According to the latest results, based on Gallup Poll Daily tracking interviews from June 9-10 and 12, a sizeable 10% of national registered voters are either undecided between the two major party candidates for president (4%), or say they will not vote for either (6%). This is the highest uncommitted percentage Gallup has seen since it launched daily tracking of an Obama vs. McCain race in early March. (The average across this time period is 8%.) Additionally, a consistent 1% volunteer they will vote for a different candidate.
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« Reply #36 on: June 13, 2008, 01:08:30 pm »
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Religious Americans Prefer McCain Over Obama (June 13, 2008)

Preference is especially stronger among white Americans

http://www.gallup.com/poll/107989/Religious-Americans-Prefer-McCain-Over-Obama.aspx

"Is religion an important part of your daily life?"

Yes (64%): Obama 42%; McCain 47%

No (35%): Obama 58%; McCain 33%

Among non-Hispanic whites:

Important (62%): Obama 32%; McCain 57%

Not important (37%): Obama 54%; McCain 38%

McCain leads Obama among whites, 49% to 40%

Gallup Daily Tracking, June 5-10, 2008

Dave
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« Reply #37 on: June 13, 2008, 02:18:16 pm »
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Friday June 13, 2008

Obama - 46% (-2)
McCain - 43% (+1)

Could the bump be over?
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« Reply #38 on: June 14, 2008, 12:53:46 pm »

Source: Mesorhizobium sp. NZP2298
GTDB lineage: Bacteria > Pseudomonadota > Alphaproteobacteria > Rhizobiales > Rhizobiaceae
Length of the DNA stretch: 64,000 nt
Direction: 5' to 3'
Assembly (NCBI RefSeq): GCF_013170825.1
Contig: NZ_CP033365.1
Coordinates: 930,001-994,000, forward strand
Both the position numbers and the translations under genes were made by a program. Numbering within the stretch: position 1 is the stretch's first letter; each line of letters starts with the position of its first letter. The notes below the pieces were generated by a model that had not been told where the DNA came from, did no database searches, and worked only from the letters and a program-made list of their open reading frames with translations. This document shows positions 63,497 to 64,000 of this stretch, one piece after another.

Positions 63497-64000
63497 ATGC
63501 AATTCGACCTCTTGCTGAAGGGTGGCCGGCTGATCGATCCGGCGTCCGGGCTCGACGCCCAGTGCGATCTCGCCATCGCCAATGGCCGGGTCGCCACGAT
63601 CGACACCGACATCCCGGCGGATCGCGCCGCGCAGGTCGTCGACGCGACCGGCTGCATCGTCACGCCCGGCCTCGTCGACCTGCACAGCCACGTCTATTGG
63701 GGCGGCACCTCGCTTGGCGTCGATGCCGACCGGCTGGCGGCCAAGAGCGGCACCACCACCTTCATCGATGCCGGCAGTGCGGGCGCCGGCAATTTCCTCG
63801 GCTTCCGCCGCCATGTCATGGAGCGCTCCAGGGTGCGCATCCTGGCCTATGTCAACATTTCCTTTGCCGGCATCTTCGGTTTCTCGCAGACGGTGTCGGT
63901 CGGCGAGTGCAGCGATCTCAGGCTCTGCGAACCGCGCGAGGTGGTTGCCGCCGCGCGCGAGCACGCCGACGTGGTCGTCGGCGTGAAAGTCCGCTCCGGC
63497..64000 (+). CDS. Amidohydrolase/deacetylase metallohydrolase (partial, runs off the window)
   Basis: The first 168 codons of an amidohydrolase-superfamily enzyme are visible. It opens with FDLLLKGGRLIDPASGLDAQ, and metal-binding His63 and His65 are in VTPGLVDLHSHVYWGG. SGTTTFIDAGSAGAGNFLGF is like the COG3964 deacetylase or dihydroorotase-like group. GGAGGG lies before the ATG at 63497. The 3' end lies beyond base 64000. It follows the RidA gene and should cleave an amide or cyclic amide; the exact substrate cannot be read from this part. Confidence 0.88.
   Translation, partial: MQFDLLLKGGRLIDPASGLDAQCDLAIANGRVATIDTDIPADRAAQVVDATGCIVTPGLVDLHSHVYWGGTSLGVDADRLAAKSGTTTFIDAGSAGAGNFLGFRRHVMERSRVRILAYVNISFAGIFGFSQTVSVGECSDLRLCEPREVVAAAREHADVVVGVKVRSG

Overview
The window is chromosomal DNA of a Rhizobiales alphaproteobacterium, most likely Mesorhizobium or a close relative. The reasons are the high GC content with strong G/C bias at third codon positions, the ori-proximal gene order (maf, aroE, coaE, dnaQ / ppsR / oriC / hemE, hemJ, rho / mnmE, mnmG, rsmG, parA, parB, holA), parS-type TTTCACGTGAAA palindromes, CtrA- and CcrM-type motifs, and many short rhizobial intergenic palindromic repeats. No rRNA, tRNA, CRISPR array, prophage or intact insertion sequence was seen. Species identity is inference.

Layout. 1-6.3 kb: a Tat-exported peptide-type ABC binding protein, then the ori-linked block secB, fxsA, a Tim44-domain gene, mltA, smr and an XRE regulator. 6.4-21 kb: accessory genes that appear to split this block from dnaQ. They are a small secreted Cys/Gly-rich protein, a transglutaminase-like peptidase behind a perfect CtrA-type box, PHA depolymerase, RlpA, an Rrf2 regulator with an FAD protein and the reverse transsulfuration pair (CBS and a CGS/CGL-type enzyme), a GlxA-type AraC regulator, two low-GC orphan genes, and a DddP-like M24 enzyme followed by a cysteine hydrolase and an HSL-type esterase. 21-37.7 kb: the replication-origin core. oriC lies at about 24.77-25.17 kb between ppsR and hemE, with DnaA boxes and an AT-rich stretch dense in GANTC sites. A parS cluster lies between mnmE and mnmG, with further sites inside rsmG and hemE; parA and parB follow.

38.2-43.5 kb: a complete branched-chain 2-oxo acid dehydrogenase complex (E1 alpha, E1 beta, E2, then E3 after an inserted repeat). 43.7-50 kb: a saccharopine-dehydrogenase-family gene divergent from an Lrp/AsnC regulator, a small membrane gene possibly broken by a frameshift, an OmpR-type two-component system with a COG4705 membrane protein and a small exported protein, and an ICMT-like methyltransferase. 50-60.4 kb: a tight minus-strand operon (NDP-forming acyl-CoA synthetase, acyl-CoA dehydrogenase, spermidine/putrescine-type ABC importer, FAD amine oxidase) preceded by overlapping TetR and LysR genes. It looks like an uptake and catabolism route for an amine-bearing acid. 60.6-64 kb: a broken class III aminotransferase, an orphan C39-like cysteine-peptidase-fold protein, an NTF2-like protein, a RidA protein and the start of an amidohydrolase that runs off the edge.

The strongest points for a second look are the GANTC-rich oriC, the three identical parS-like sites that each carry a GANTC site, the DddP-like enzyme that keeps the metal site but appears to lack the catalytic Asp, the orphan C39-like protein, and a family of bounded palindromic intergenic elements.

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Saturday June 14, 2008

Obama 45% (-1)
McCain 42% (-1)
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« Reply #39 on: June 14, 2008, 04:58:22 pm »
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Hmm, so is the Obama bounce winding down?  Let's see.
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« Reply #40 on: June 14, 2008, 09:45:27 pm »
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I've though that starting tomorrow, we'll start seeing less "bumped" numbers.  The next 3-4 days show the difference.
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« Reply #41 on: June 15, 2008, 06:48:42 am »
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Compared to his score 2 weeks ago, the Mc cain score is weak (in gallup and rasmussen). I don't know why.
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Re: France 2012: the official thread
Reply #622 on: July 25, 2011, 04:44:20 pm  

Quote from: Umengus on July 25, 2011, 03:19:09 pm

against Aubry, Sarkozy will win. Aubry is a very bad candidate for prime time : no charisma, no sympathy, muslim connection, stupid ideas,... and sarkozy is a good candidate...

but against hollande, sarkozy will lose."

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« Reply #42 on: June 15, 2008, 05:05:26 pm »
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Compared to his score 2 weeks ago, the Mc cain score is weak (in gallup and rasmussen). I don't know why.